Did you know that you could write automated testing of browser behavior by using a headless page renderer like PhantomJS? Load a page, perform some actions, and record your findings, it really is incredibly powerful. It also has some hidden 'issues' to contend with as well, but it's well worth looking into, as the unit testing applications are excellent. Then you might change direction and checkout everything there is to know about Aspect Ratio. It's something you should know more about, when thinking about resizing images or video.

(Did I also mention that I went from Windows to Mac, on my desktop, and Windows to Linux, on my dev server? Best moves I ever made!)

Speaking of video, I got the opportunity to go beyond the basics with ffmpeg's video transcoding. For those unfamiliar with the process, you write a command line entry defining what you want. Basically it's one command with 200+ possible flags in thousands of possible combinations, and no clear documentation, by any one source, on how to get exactly what you want (read: a lot of reading and a lot of trial and error).

If that had been all of it, it would have been a lot, but then I really got to have fun, and got to rewrite a Chrome Extension. Now, I had the advantage that we already had an extension, but I was tasked with heavily expanding on it's capabilities, and it's been a blast. Going from something relatively simple to something much more complex is always a challenge, but doing so when you don't fully grasp the tech at hand is even more challenging. Google has created a brilliant triple tier architecture for interfacing the browser 'chrome' with the pages inside them, and developing advanced extensions with injected page applications has a lot of twists and turns along the way. I've learned enough along the way that I'm considering writing a presention on this process for the upcoming conference season.

So, in retrospect, I went from maintaining a large legacy system to doing cutting edge custom development, learning something new each and every day. Awesome! Now, the downside to this sort of process is that you lose valuable productivity time getting through the learning curve. It's difficult to make hard estimates on tasks that no one else has done before, and measuring success is taken in baby steps. But the upside is that you are constantly engaged, constantly motivated, and those skills will eventually translate into better products down the road. Products that won't incur that same learning curve (not to mention the new ideas that can come from exposure to so many different technologies). I can't claim mastery of any of it, yet, but did gain a solid foundation in most of it, and it just makes me hungry for more.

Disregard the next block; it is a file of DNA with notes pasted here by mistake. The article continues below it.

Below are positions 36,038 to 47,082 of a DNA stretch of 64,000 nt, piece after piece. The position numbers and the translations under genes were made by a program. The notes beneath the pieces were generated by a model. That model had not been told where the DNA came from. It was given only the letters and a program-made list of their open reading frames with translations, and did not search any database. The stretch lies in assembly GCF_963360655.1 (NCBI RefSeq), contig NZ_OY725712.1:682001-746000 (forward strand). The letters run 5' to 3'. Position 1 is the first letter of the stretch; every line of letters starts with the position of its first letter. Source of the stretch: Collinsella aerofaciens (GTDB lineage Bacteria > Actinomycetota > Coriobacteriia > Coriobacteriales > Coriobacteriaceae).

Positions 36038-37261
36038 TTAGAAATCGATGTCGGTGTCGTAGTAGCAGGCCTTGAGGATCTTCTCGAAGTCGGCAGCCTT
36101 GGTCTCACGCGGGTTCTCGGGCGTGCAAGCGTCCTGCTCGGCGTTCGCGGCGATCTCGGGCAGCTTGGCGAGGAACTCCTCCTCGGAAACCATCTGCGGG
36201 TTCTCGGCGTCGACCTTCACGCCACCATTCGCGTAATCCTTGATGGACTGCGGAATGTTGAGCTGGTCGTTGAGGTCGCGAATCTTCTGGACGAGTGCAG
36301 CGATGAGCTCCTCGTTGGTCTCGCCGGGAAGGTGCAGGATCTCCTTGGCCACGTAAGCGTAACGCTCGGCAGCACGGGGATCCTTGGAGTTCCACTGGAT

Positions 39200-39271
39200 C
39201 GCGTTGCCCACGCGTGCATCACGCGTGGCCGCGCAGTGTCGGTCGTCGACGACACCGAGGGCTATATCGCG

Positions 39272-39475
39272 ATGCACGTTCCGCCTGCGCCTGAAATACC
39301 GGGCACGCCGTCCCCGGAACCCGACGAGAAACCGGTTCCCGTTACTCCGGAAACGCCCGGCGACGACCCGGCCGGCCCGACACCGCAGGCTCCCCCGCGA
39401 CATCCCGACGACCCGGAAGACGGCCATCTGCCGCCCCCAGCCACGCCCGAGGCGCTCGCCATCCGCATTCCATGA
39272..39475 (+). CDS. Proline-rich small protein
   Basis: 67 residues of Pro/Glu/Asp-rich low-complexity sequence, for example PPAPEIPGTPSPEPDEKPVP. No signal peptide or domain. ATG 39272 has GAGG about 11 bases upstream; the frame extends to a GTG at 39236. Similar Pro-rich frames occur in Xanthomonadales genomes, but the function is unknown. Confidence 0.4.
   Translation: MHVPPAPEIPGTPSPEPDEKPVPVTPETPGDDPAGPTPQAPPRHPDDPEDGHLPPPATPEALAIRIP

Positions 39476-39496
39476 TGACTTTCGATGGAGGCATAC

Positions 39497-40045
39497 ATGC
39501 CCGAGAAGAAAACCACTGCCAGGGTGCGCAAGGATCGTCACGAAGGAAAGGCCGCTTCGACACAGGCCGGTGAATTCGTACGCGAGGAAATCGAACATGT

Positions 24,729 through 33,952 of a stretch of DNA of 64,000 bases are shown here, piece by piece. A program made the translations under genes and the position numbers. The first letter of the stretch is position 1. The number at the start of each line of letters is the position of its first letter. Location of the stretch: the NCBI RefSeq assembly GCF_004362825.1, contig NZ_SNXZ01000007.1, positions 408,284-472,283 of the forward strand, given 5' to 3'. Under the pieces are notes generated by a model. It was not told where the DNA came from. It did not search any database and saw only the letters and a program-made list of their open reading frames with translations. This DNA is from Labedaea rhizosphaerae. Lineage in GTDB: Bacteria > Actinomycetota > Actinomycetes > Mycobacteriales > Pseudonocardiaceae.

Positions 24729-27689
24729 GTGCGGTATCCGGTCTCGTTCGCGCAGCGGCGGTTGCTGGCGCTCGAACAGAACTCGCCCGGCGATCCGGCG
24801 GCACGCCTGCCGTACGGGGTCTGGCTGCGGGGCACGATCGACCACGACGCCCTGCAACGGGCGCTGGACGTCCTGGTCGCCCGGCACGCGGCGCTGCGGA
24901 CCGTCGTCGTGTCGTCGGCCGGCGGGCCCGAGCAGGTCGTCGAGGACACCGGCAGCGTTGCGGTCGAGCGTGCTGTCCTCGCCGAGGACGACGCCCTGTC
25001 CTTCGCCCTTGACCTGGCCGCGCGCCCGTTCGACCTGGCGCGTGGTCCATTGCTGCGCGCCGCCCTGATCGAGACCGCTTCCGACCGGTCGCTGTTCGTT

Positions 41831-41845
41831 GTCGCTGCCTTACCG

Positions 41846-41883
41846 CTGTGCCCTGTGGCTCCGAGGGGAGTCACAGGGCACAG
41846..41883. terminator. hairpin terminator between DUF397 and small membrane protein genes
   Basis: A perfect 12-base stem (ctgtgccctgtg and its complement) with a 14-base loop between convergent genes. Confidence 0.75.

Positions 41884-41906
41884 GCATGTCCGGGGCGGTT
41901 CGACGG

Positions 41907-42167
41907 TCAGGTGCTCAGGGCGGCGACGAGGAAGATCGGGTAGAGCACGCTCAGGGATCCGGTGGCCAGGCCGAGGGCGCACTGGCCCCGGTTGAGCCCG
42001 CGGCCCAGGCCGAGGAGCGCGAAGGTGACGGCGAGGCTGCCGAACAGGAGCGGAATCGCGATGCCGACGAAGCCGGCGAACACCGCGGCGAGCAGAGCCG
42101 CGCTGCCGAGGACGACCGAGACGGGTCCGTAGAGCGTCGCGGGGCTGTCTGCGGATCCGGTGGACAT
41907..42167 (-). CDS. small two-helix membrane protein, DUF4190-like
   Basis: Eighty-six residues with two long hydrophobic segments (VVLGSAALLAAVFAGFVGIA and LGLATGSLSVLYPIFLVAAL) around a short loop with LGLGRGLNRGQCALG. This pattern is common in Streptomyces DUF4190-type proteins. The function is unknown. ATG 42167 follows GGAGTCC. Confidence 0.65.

So, if I have one wish for 2015 for you, dear reader, as well as myself, it is only that you continue to learn every day. Maybe not to the levels described above (for I am a bit of a lunatic), but at least take the chance to branch out into one new area of development in the coming year.

Task Queues with IronWorkers

As most of my readers know, I still love ColdFusion. In 15 years of development there are still very few things that I've found that I can't do quickly and easily with CF. That said, ColdFusion isn't always the right tool for the job. I don't mean that ColdFusion can't do the job, only that it's maybe not the best tool. The UI stuff is one great example. The ColdFusion UI stuff was written so that the most novice of developers can spin something up fast. But, anyone who's had to do something a bit more complex quickly finds the limitations behind it's generated UI code. Another is extremely resource intensive processes. Doing image manipulation on one image occasionally isn't such a big deal, but what happens when you have to process several thousand? As powerful as the language constructs are for manipulating these images, the constant conversion of binaries into Java Image Buffer objects, the increasing back and forth within RAM, it begins to bog your server down to the point of a dead crawl.